Gifted & Talented Programming
We also read Lucky Strike. The secondary character built her own weather station so that she would know when was the best time to help the sea turtle hatchlings. One of our students built her own weather station and shared her research with us.
We also read Fearless. One student designed a game show asking complex questions about the text. We had buzzers and had an electronic scoreboard.
Hip Hip Hooray, 4th grade Book Club!
Four of our 5th grade students took the CogAT Challenge Test in an effort to be accepted into the district Challenge Program. They all did fantastic and best of all — had fun doing it.
Here are 3 of the best:
Changes over Time
As we continue to discuss our universal theme of change, we are noticing that you can make positive changes in your community no matter what your age.
Take Sophie from upstate New York. She sat with her grandfather during his chemotherapy treatments. She noticed how bored everyone was. So she started, Sophie’s Bags. She collects blankets, fuzzy socks, water bottles, crossword puzzles, magazines, and snacks to help the chemo treatments feel shorter for cancer patients.
Nine-year-old Isaac Winfield used his birthday money to start a food bank. His family even built him a greenhouse with lights in order to store items. He has now been distributing food to the needy for two years. Some folks even come to his home to receive a box of food. A YouTuber donated a van so it is easier to deliver the goods. For his 11th birthday he asked only for food donations.
Wow! What can you do to help your community?
by Christena Nelson
Gifted and Talented Teacher
2nd Grade CogAT is approaching. CogAT stands for Cognitive Abilities Test. The State of Colorado requires all 2nd grade students to take this test. Why? Because it provides excellent data about how each individual learns. On September 27, second grade students were given a practice packet to help them prepare for the test. They do not have to bring the packet back to school.
3rd Grade We have several book groups going all at once. One group finished Hatchet and they are working on a variety of applicable projects from ‘How to make a Hatchet,’ to ‘Heart Attacks.’ Another group read a book about a bilingual cat! They finished their projects on Spanish and Maine Coon Cats. We just started another book club that is reading Gooseberry Park. A Chocolate Lab is the hero of that one.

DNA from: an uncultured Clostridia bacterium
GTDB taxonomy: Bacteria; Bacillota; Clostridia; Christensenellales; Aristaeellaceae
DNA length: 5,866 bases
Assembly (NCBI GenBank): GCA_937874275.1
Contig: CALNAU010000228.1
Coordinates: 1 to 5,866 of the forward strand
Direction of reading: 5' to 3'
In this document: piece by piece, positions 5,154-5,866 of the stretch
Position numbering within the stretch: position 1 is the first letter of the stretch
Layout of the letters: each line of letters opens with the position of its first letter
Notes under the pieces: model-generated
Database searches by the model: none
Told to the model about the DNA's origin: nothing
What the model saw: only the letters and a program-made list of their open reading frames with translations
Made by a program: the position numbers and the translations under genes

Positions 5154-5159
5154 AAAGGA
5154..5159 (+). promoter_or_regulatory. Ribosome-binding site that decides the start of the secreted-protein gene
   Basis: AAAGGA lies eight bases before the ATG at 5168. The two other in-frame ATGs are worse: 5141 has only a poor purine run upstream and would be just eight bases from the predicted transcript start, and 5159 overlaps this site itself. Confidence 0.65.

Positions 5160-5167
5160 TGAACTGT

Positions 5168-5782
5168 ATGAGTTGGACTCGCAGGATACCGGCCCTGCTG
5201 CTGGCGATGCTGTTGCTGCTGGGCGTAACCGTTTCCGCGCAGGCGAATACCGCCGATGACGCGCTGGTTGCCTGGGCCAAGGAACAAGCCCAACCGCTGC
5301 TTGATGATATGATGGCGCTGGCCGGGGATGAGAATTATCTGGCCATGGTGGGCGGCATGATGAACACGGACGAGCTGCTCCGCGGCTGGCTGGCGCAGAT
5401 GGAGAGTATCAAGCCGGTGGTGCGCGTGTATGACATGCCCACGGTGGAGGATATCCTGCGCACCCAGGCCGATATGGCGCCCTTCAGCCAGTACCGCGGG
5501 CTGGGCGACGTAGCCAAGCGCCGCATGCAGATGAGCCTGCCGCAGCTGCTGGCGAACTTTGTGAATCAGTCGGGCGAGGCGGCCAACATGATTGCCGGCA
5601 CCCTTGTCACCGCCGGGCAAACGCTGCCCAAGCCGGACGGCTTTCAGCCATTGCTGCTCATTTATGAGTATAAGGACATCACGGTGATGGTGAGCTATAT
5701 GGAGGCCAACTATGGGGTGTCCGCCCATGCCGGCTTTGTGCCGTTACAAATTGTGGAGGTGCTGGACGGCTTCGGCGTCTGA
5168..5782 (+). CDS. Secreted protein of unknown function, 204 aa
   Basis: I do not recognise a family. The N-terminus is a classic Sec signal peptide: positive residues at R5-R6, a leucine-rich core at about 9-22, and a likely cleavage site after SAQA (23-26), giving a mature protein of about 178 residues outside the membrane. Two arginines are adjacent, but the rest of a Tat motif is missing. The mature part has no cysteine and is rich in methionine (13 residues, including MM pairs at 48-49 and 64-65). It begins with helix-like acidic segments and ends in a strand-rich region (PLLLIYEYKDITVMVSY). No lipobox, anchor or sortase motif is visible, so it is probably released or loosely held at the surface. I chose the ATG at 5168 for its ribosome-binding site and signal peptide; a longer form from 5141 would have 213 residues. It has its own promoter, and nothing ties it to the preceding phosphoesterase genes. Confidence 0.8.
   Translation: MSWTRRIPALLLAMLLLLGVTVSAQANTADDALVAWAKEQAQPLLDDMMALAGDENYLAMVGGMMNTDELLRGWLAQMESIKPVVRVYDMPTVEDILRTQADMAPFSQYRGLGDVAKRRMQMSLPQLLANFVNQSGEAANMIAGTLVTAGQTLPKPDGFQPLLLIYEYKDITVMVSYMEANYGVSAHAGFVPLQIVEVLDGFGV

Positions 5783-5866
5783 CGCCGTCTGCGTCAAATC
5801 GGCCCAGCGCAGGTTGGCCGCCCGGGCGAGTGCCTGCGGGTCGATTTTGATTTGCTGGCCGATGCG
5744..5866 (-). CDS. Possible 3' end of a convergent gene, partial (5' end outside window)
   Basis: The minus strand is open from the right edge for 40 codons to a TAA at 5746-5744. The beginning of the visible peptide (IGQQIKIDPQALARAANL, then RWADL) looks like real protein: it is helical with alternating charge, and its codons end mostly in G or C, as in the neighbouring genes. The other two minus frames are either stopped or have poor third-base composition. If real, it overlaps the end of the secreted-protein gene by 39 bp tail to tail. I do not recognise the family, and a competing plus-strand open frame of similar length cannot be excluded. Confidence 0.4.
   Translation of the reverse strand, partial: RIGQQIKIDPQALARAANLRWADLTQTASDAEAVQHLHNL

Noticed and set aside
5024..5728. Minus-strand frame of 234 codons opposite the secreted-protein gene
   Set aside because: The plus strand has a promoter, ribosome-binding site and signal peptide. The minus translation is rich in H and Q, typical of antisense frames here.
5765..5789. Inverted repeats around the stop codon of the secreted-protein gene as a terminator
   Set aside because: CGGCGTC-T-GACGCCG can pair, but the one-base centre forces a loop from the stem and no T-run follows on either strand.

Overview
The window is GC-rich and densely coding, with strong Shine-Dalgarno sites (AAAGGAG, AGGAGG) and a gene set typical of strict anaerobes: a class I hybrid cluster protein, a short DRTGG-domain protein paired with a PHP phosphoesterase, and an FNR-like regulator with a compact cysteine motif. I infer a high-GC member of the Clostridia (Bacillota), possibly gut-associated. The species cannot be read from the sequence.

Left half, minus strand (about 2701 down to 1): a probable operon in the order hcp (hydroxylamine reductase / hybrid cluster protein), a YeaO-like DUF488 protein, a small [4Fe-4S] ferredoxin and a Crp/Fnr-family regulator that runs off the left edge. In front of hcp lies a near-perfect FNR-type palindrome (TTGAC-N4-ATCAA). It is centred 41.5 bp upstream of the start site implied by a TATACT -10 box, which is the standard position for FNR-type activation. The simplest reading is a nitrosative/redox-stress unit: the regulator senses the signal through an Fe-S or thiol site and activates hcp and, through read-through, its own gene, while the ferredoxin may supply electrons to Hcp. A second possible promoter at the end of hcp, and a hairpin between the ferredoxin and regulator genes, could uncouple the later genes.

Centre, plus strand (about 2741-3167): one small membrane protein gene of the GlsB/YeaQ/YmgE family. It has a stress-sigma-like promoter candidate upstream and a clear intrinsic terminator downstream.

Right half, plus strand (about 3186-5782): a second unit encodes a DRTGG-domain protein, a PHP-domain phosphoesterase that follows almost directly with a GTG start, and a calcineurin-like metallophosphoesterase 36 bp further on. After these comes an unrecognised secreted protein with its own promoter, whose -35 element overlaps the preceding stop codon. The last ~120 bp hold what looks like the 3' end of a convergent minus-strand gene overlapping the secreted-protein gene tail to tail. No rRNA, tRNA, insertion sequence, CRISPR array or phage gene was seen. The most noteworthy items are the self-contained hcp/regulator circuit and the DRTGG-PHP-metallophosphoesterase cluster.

3rd Grade Math group learned how to solve 3 x 3 KenKens, are working on equivalent fractions, and have solved many riddles using deductive thinking.
4th Grade Our book club is reading Lost Star, The Story of Amelia Earhart. We are researching the language pilots need to use and how someone becomes a pilot. We are now tracking several characters in The Tale of Despereaux.
4th Grade Math group has solved many difficult brainteasers, 4 x 4 KenKens, and Problems of the Week. We had to decipher numbers using clues, and learned a lot about polygons.
For creativity, we created a gross pizza and added a lot of extra information to the nursery rhyme, Old Mother Hubbard.
5th Grade Book Club is just finishing The Westing Game. We loved the twist at the end! We are researching CSI and other crime-solving tactics.
5th Grade Math made puzzles for 4th grade to solve. We worked on finding square roots. But our favorite so far was very complicated order of operations problems.
Parents of students in enrichment- don’t forget to stop by the GT room when you come for conferences. Your child has a portfolio they will explain.
By Christena Nelson
Gifted & Talented Teacher
Our district Gifted and Talented department has a new universal theme this year — Change over Time.
Change over Time focuses students on how an idea, topic, person, or event has changed over time. Was the change good for everyone involved? Did the change hurt individuals, society, or nature?
Consider the changes that came with COVID-19 and the lockdowns. Many families reported that their time with their family was precious and brought them closer together. Other families experienced more grief when they were unable to visit relatives in the hospital.
Ask your children how routines at school have changed this year versus last year. How has their knowledge of a topic changed from this week compared to last?
More importantly – ask them what this quote from Gandhi means to them, “Be the change you wish to see in the world.